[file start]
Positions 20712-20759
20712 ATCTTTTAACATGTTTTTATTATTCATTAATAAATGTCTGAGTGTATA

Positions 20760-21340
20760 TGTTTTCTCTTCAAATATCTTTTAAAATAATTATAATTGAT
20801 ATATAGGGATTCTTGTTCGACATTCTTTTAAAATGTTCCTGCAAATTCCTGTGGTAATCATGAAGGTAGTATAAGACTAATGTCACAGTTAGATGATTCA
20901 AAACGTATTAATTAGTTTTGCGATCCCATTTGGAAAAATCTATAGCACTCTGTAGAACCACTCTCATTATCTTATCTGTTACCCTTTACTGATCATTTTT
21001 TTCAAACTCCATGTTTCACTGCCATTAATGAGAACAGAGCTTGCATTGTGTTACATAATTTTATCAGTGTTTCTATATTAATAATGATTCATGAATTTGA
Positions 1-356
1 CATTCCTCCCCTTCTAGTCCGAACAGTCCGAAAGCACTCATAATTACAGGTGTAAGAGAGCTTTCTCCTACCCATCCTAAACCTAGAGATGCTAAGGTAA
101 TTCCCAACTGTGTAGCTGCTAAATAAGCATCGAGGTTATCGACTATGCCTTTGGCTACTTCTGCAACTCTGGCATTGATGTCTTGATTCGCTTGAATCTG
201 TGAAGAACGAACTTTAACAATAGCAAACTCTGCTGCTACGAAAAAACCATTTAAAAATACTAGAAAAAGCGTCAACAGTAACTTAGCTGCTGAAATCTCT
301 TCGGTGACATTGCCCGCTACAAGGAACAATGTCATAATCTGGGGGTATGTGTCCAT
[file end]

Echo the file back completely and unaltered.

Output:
Positions 20712-20759
20712 ATCTTTTAACATGTTTTTATTATTCATTAATAAATGTCTGAGTGTATA

Positions 20760-21340
20760 TGTTTTCTCTTCAAATATCTTTTAAAATAATTATAATTGAT
20801 ATATAGGGATTCTTGTTCGACATTCTTTTAAAATGTTCCTGCAAATTCCTGTGGTAATCATGAAGGTAGTATAAGACTAATGTCACAGTTAGATGATTCA
20901 AAACGTATTAATTAGTTTTGCGATCCCATTTGGAAAAATCTATAGCACTCTGTAGAACCACTCTCATTATCTTATCTGTTACCCTTTACTGATCATTTTT
21001 TTCAAACTCCATGTTTCACTGCCATTAATGAGAACAGAGCTTGCATTGTGTTACATAATTTTATCAGTGTTTCTATATTAATAATGATTCATGAATTTGA
Positions 1-356
1 CATTCCTCCCCTTCTAGTCCGAACAGTCCGAAAGCACTCATAATTACAGGTGTAAGAGAGCTTTCTCCTACCCATCCTAAACCTAGAGATGCTAAGGTAA
101 TTCCCAACTGTGTAGCTGCTAAATAAGCATCGAGGTTATCGACTATGCCTTTGGCTACTTCTGCAACTCTGGCATTGATGTCTTGATTCGCTTGAATCTG
201 TGAAGAACGAACTTTAACAATAGCAAACTCTGCTGCTACGAAAAAACCATTTAAAAATACTAGAAAAAGCGTCAACAGTAACTTAGCTGCTGAAATCTCT
301 TCGGTGACATTGCCCGCTACAAGGAACAATGTCATAATCTGGGGGTATGTGTCCAT